What do Albert Einstein, Johannes Brahms, and exoplanets have in common?  They are all great courses provided by The Great Courses.

Call me old fashioned, but I love a great lecture presented by an expert in the field.  What a wonderful way to get introduced to a new subject, or refamiliarize yourself with an old subject, or deepen your knowledge about a subject with which you are already familiar.

I recently finished watching the magnificent course “Albert Einstein: Physicist, Philosopher, Humanitarian” by Don Howard, Professor of Philosophy at the University of Notre Dame, former Director of Notre Dame’s Graduate Program in History and Philosophy of Science, and a Fellow of the University of Notre Dame’s Reilly Center for Science, Technology, and Values.

I have taken an interest in Einstein since I first encountered relativity in my early teens, and of course being a physics major in college I became much more familiar with Einstein’s remarkable scientific contributions.  But this course surprised and delighted me with many details about Einstein himself.  Howard obviously has a much deeper understanding of Einstein the person than most physicists do, and his enthusiasm for his subject comes through in every lecture.  I doubt you will find a more thorough treatment of Einstein anywhere short of reading a biography.  Recommended!

As luck would have it, while I was nearing the end of this course, Time came out with an updated reissue of its special edition, “Albert Einstein: The Enduring Legacy of a Modern Genius”.  Great photographs, great text.  Well worth every penny!

Robert Greenberg is music historian-in-residence with San Francisco Performances and has produced a lot of high-quality music courses for The Great Courses.  I am in the process of watching all of them (yes, really, they’re that good!).  Recently, I finished his course on Johannes Brahms, who is probably my all-time favorite composer.

The music of Brahms is well known by many, but how much do you know about Johannes Brahms the person, and the events of his life?  This course is the perfect introduction to those subjects, as well as his extraordinary compositions.

It is amazing to me that no one has yet made a feature-length film about the life of Johannes Brahms (1833-1897).  A historically accurate dramatic portrayal could easily become one of the most significant musical film biographies ever made.  Brahms was one of the greatest composers who ever lived, and he had an interesting life—there is much material to draw upon for the making of this movie.  Greenberg’s course is a great place to begin, and I would also recommend the definitive biography, “Brahms: His Life and Work” by Karl Geiringer.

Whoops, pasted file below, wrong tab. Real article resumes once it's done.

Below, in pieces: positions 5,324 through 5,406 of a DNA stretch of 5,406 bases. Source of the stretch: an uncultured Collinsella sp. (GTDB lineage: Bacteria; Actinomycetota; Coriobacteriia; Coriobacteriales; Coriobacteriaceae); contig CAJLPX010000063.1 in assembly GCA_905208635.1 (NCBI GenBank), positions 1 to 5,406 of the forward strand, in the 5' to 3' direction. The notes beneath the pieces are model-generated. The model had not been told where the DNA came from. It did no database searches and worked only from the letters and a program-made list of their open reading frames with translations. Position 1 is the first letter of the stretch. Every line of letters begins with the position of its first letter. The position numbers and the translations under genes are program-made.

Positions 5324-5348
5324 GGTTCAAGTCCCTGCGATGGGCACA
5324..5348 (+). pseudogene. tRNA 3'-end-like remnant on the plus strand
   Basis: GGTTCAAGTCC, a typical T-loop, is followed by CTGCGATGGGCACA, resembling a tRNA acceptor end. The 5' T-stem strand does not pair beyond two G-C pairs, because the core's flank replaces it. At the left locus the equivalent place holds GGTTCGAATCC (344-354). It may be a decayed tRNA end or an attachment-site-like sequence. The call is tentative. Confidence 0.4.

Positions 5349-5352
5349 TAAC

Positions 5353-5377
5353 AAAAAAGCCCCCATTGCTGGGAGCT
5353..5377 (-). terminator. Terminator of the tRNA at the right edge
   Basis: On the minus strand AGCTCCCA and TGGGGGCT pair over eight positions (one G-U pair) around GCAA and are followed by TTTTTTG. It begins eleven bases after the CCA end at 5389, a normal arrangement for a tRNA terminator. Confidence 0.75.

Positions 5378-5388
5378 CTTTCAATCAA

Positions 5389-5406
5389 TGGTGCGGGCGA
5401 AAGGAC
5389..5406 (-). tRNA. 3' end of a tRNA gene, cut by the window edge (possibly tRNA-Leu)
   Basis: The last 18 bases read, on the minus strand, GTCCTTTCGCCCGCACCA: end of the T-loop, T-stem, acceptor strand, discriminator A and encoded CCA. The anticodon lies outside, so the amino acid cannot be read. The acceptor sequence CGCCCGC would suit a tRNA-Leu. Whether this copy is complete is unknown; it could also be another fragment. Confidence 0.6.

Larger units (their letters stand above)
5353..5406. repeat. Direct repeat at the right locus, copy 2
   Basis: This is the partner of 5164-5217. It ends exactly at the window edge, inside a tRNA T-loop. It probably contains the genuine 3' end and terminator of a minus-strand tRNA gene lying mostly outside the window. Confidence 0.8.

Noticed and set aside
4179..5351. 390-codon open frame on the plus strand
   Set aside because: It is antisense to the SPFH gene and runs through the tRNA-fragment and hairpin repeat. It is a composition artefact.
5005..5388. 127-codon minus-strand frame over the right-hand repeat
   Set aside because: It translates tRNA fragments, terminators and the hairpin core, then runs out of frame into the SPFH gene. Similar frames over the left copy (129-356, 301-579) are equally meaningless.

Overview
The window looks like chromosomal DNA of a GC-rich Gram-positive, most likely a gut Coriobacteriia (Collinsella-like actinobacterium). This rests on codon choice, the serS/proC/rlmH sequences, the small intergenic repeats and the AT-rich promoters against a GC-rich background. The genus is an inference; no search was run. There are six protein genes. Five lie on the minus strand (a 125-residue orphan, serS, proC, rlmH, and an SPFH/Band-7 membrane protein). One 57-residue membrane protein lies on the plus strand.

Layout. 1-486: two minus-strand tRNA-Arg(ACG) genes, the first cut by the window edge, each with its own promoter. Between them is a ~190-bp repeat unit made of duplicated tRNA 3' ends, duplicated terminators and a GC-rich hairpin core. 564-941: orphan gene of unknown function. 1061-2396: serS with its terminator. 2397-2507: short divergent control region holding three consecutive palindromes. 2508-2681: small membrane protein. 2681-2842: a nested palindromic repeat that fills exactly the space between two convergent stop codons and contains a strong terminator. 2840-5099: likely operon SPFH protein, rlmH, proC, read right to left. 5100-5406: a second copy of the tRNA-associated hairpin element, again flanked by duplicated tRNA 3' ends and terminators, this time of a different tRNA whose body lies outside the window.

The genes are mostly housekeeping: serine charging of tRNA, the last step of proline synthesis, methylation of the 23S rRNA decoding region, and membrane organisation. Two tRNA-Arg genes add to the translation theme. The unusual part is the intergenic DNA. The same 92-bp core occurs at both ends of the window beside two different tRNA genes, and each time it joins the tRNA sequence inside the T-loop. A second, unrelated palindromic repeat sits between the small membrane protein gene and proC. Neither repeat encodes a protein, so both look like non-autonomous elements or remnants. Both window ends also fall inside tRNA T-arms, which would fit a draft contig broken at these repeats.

You’ve just got to love The Great Courses.  This is what television could have been.  PBS is the only thing that even comes close.  I recently completed “The Search for Exoplanets: What Astronomers Know” presented by Joshua Winn, now Professor of Astrophysical Sciences at Princeton University.  Not since Carl Sagan or Neil deGrasse Tyson have I been this excited about an astronomy presenter.  Josh Winn presents his exoplanets course with enthusiasm, precision, and a delivery that really draws you in to the subject.  I hope we see much more of him in the future.

In the Shadow of the Moon

Every once in a while a really great documentary comes along.  In the Shadow of the Moon is one of them. This 2007 British film, which like most documentaries (unfortunately), had a very limited theater engagement, is now widely available for rental or purchase.

It is the remarkable story of the Apollo missions to the Moon, told eloquently by many of the astronauts who journeyed there: Buzz Aldrin, Michael Collins (Apollo 11), Alan Bean (Apollo 12), Jim Lovell (Apollo 8 & 13), Edgar Mitchell (Apollo 14), David Scott (Apollo 9 & 15), John Young (Apollo 10 & 16), Charles Duke (Apollo 16), Eugene Cernan (Apollo 10 & 17), and Harrison Schmitt (Apollo 17).  You certainly get the impression that not only are these guys personable and intelligent, but that they have aged well and still have much insight and wisdom to offer us about the past, present, and future.

The historical importance of this documentary cannot be overstated.  There is nothing, and I mean nothing, like hearing about the first (and still only) human missions to the Moon firsthand from the astronauts who journeyed there.  And, sadly, these pioneering astronauts are not going to be with us much longer. Some have already left us.  In the ten years since this documentary was released, Edgar Mitchell, the last surviving member of the Apollo 14 crew, passed away in 2016, and Gene Cernan, the last man to walk on the Moon, passed away earlier this year.  The eight surviving Apollo astronauts who shared their stories with us in this film are all octogenarians: Buzz Aldrin is 87, Michael Collins is 86, Alan Bean is 85, Jim Lovell is 89, David Scott is 85, John Young is 86, Charles Duke is 81, and Harrison Schmitt is 81.

This is a story that needed to be told by those who can tell it best.  There is no narrator, nor is there any need for one.  Kudos to directors David Sington & Christopher Riley, producers Duncan Copp, Christopher Riley, Sarah Kinsella, John Battsek, & Julie Goldman, and  composer Philip Sheppard for making this a film of lasting cultural significance, a film that will be admired and appreciated a hundred-plus years from now.

Space Pioneers

In April 1959, NASA announced the first seven astronauts.  The Mercury Seven are, in order of birth date:

John Glenn (1921)

Wally Schirra (1923)

Alan Shepard (1923)

Deke Slayton (1924)